Authors: Archon Fung
June 1, 2008
Publication:
John F. Kennedy School of Government, Harvard University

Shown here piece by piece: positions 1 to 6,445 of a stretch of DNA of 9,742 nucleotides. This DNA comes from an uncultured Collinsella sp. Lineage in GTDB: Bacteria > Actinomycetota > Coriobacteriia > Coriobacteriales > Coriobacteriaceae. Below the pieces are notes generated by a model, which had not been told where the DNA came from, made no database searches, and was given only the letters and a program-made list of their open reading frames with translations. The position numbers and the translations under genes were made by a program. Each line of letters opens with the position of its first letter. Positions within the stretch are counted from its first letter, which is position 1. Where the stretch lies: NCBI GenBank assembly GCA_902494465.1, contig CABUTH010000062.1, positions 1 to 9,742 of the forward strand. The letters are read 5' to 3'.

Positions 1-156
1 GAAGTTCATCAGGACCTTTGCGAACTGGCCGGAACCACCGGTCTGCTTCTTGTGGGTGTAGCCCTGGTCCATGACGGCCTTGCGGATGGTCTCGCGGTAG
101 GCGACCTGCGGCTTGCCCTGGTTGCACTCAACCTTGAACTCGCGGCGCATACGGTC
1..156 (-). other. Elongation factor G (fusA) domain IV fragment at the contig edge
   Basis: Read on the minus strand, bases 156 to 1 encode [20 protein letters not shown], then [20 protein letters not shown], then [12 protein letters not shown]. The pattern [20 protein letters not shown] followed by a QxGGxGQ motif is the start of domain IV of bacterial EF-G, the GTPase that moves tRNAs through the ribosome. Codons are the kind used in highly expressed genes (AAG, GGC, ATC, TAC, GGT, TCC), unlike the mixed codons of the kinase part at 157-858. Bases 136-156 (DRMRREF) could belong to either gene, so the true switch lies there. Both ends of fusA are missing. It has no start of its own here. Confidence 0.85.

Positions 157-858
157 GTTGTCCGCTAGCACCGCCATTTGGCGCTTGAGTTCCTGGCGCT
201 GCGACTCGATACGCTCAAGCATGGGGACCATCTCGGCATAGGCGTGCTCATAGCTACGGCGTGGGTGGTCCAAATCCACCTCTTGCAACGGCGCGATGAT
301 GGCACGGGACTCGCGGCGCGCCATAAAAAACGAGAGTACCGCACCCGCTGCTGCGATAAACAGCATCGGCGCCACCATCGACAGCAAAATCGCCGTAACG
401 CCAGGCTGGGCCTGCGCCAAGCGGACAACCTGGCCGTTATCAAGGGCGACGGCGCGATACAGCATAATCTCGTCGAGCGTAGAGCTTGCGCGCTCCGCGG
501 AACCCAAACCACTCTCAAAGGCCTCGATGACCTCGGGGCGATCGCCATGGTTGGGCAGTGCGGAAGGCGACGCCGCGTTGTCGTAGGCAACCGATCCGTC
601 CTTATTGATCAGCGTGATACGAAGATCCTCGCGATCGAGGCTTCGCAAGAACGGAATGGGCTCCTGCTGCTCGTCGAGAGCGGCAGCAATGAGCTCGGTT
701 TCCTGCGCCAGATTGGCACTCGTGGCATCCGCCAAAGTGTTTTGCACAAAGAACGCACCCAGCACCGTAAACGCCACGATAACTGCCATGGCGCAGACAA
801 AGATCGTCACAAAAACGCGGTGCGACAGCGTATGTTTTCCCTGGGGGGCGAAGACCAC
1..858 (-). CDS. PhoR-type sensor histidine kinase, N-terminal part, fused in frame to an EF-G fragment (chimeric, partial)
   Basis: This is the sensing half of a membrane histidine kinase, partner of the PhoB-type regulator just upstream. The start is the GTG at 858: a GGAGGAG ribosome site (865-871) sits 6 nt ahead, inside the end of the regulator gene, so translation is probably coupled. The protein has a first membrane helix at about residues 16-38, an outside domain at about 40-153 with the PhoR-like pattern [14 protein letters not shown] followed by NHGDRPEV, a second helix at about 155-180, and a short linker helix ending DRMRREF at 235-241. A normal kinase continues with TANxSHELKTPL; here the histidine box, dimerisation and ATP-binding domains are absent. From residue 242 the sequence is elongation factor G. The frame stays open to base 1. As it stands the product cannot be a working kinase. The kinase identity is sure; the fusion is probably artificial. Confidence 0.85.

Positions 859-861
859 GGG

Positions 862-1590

Since the 19th century, the dominant model of a just and effective state has been that of a representative government populated by professional politicians and civil servants. This is an ideal of government that is by the people in the sense that representatives must stand for popular election, and for the people, when as public servants, they devise and implement laws and policies that advance the public interest. However, it is not yet government of the people in the sense that in this image, the political role of most individuals, most of the time, is relegated to the occasional and minimal role of voting for representatives.

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